Southern bars in black neighborhoods used to feature blues bands during the day as people who lived in the area dropped by for a drink or for lunch.
But, the blues really and truly belonged to the night, and that's what's coming to the Stackner Cabaret at the Milwaukee Rep.
"Blues In the Night" opens Sunday, Oct. 21 with the promise of some of the best music heard in this town in quite a while.
The revue was conceived and directed by Sheldon Epps, the widely known artistic director of the respected Pasadena Playhouse. It was nominated for a Tony award for Best Musical.
This show is almost 30 years old, but that's part of the blues. They never run out of style. The show features 26 sad, wrenching, humorous songs, including some of the greatest blues songs ever.
They include "Four Walls and One Dirty Window" and "Nobody Knows You When You're Down and Out," the Bessie Smith anthem to despair.
The show has no dialogue and is set in a seedy Chicago hotel where three women are discussing the man who, what a surprise, was nothing more than a snake-like cheater.
Tickets for "Blues in the Night" start at $35. Single tickets for all of Milwaukee Repertory Theater's 2012-13 productions are now on sale and can be purchased online 24/7 at MilwaukeeRep.com, through The Rep's ticket office by calling (414) 224-9490 or in person at 108 E. Wells St.
No Talkbacks for this article.
Post your comment/review now
Disclaimer: Please note that Facebook comments are posted through Facebook and cannot be approved, edited or declined by OnMilwaukee.com. The opinions expressed in Facebook comments do not necessarily reflect those of OnMilwaukee.com or its staff.
Recent Articles & Blogs by Dave Begel
Published Oct. 20, 2016
For many Milwaukeeans, Sheriff Clarke's recent comments have only made him more of a national and international embarrassment to the city. Perhaps the answer is a recall election - which requires only 13% of the adults in the county sign a petition.
Published Oct. 18, 2016
Sometimes it can be difficult to fully understand how magnificent First Stage is in the theatrical firmament, not just in Milwaukee, but across the country as well. Take a look at "Goosebumps," which opened over the weekend, to see how they do it every time.
Published Oct. 16, 2016
It's not always the case that a play lives up to either its title or its billing, but First Stage, as you might expect, does just that with "Goosebumps: Phantom of the Auditorium: The Musical," which opened over the weekend.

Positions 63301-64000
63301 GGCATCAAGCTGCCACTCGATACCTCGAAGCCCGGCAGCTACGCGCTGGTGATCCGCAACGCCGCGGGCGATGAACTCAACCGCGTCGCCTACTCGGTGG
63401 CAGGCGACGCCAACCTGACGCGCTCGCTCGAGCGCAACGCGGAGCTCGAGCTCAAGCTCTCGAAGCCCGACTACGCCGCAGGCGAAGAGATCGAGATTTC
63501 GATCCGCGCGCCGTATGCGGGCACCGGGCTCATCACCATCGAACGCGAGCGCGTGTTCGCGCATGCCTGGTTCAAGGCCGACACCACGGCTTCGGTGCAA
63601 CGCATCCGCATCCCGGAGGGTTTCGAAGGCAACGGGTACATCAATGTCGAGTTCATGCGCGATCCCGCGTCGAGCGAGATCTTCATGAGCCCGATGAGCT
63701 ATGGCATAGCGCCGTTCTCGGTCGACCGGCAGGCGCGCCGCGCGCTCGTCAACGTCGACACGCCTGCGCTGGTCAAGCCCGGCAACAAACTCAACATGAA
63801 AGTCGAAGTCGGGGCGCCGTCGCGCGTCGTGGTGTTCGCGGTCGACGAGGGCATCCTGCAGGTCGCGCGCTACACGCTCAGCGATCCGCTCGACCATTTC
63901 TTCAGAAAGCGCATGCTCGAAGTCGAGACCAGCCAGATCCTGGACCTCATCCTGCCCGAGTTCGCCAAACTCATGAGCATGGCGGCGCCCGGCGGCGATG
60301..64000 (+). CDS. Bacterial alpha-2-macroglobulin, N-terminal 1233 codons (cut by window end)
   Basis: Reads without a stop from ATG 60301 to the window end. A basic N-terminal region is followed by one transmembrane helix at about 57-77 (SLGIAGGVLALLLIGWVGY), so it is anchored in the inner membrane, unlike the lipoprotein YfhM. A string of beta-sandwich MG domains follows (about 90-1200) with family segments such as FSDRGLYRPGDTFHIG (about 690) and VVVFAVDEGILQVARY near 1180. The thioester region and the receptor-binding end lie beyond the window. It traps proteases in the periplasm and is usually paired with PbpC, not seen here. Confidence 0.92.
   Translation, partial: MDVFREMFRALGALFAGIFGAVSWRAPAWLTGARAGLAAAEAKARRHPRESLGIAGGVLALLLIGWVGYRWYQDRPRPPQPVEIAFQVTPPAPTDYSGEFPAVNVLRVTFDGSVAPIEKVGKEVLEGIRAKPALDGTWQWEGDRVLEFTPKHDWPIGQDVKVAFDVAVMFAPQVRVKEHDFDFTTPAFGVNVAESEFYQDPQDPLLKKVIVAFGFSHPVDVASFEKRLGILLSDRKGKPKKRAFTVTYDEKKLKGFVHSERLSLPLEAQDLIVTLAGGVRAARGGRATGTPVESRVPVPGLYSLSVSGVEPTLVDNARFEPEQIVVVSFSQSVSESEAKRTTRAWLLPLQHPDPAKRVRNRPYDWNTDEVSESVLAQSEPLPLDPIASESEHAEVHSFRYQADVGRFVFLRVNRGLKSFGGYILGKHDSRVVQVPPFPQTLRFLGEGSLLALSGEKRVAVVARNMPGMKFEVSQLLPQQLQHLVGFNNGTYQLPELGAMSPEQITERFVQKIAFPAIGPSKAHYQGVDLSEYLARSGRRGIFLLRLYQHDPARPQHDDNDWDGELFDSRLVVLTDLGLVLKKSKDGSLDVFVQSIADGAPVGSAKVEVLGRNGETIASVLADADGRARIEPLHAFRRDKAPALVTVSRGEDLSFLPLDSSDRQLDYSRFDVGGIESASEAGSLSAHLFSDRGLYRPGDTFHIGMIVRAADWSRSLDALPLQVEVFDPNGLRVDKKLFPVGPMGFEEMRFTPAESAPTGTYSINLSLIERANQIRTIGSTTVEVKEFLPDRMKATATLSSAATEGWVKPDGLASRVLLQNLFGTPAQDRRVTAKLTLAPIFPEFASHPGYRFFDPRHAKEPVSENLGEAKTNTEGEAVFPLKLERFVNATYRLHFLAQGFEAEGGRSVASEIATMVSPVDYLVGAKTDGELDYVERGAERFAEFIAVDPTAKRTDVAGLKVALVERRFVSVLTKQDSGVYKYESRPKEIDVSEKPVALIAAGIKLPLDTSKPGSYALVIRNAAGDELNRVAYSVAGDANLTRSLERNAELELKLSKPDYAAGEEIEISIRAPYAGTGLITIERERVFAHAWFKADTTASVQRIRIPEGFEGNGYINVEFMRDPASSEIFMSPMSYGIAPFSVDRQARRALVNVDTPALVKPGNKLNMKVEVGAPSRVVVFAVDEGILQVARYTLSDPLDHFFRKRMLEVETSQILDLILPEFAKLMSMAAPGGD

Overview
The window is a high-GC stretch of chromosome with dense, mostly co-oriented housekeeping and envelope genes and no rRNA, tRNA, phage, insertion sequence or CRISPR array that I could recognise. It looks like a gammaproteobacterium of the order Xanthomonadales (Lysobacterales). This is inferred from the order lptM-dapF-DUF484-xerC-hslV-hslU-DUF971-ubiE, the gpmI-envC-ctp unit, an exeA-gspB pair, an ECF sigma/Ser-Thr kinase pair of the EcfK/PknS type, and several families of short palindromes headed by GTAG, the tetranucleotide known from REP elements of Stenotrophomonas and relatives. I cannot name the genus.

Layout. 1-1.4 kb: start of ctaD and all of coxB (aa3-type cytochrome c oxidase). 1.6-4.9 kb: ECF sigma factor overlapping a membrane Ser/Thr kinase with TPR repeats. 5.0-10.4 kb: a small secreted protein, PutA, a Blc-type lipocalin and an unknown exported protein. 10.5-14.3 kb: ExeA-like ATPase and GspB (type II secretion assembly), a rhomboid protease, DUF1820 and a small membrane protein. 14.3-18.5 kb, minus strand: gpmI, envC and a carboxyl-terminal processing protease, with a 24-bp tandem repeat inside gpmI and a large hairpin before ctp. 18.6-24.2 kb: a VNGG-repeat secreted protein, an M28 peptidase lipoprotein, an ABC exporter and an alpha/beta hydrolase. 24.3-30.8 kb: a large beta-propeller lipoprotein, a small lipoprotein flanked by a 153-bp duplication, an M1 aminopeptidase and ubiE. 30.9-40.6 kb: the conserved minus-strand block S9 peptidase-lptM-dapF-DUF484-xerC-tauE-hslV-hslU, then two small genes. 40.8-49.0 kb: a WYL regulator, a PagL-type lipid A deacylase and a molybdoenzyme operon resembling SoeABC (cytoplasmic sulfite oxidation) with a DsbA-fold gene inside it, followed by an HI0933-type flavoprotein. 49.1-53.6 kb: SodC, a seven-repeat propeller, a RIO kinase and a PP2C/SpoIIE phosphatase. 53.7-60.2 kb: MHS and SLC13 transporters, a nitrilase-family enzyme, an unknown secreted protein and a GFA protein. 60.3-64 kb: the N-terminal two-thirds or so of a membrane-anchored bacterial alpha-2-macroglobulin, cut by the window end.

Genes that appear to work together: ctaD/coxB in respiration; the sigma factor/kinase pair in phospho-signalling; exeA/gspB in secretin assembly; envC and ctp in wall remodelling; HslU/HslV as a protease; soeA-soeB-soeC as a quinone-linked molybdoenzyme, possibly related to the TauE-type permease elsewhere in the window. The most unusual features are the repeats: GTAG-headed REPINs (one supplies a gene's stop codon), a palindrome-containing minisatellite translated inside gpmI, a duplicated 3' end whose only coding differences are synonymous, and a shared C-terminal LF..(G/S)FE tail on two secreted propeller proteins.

Published Oct. 13, 2016
The Milwaukee Ballet opens its season Oct. 20 with two one-act programs that are as different as night and day. "Angels in the Architecture" is about the Shaker religion, while "Scheherazade" is filled with romance, intrigue and spectacular costumes.
Published Oct. 12, 2016
Disney princesses are revered in the world of storybook tales, films, books and theme parks. "Disenchanted," the musical review running at the Marcus Center, turns those princesses around with a musical of riotous humor about how ridiculous they can be.
Published Oct. 11, 2016
I made a mistake and I'm sorry. In my review of "Dracula vs. the Nazis," which opened Friday night at In Tandem Theatre, I identified a couple that slept through much of the show. Naming the couple who invited them was out of bounds.
Published Oct. 8, 2016
How bad was it? This bad. A couple who were the invited guests of the couple that sponsored the play, slept through giant chunks of the play. That's the low point of "Dracula vs. the Nazis" that opened at In Tandem Theatre Friday night.
Published Oct. 6, 2016
I am now almost 1,500 rides into my part-time job as an Uber driver, and one of the most fascinating things I have noticed, and continue to notice, is apparel. People wear a variety of things - a lot of it depending on where they are going.
Published Oct. 5, 2016
I've known Charlie Sykes since he was 16 years old, a freckle-faced kid swimming in the wake of his colorful father, Jay, trying to keep up. He's leaving WTMJ after a quarter-century and the Milwaukee radio landscape is going to be poorer because of it.
Published Oct. 4, 2016
For a play that takes place largely on a cross-country trip on a Greyhound bus, "Violet" never really gets out of first gear. The story of the disfigured young girl from North Carolina opened at Skylight, kicking off the company's 58th season.